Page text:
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While I was testing saw a behavior of console(Chrome). if i type console.log({key:'value'}) is printing Object {key: "value"} which was expected by me. But when I directly typed {key:'value'} in console it printing 'value' only while I expected Object {key: "value"}.

Saw same behavior in IE10 and FF. What is the reason behind this behavior?

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up vote 5 down vote accepted

It's because your object is instead being interpreted as a block statement with a single statement within consisting of a string literal preceded by a label.

//  v---block----v
    {key: "value"}
//    ^--label 

For the console to interpret it as object literal syntax, it needs to be part of an expression. If you wrap in parens, you'll get the expected result.


Side note:

Here's the really weird part. A statement is a statement because it doesn't return anything. So why does it return "value"?

In JavaScript, statements have something like a final value. (I don't remember exactly what it's called.) It isn't anything that's useful or reachable in program code, but when a program is evaluated, that final value will be returned to whatever evaluated it.

The same goes when you use eval() to evaluate a program. Its final statement value will be returned. Since code in a console is eval'd, it gets that final value and prints it.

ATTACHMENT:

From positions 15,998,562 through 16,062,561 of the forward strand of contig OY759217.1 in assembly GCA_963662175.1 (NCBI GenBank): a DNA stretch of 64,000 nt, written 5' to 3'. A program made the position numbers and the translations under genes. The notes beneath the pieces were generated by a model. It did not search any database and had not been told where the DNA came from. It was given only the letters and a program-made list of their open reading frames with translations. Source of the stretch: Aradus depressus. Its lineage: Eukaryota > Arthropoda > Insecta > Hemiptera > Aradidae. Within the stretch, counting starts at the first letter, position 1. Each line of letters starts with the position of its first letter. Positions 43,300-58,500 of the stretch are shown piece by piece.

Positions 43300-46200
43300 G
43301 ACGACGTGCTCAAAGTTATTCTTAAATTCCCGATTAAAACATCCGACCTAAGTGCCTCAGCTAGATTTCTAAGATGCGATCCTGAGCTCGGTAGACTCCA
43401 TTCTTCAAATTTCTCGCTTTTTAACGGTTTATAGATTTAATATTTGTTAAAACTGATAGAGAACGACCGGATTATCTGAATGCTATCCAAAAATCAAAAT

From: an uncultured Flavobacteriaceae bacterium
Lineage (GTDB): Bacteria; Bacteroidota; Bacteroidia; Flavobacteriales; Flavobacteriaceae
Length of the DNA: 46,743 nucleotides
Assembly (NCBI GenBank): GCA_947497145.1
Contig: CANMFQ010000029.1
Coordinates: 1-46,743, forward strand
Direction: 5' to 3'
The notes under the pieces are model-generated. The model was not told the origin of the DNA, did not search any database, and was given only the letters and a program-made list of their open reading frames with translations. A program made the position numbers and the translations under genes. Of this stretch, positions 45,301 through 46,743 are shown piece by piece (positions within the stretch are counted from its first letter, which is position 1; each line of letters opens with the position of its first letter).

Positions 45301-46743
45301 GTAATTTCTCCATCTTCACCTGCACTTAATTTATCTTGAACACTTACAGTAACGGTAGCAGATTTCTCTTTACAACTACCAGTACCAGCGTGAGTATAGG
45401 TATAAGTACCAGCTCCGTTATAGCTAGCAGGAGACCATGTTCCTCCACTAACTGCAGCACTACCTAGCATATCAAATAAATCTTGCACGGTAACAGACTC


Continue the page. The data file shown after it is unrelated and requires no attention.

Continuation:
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I think you are right it is being interpreted as JavaScript Label. – Anoop Oct 7 '12 at 14:02
@Shusl: Yeah, it's very similar to the issue where you try to return an object literal. If you have this: return {foo: "bar"};, but instead of having the { on the same line as the return, you have it on the next line, the interpreter puts a ; after the return because it sees the {foo:"bar"} as a separate block statement. – I Hate Lazy Oct 7 '12 at 14:05

That's because what you type is interpreted.

{key:'value'} is a block and returns "value". You'd have had the same result with just key:'value' or 'value'.

If you want an expression returning your object, type ({key:'value'}).

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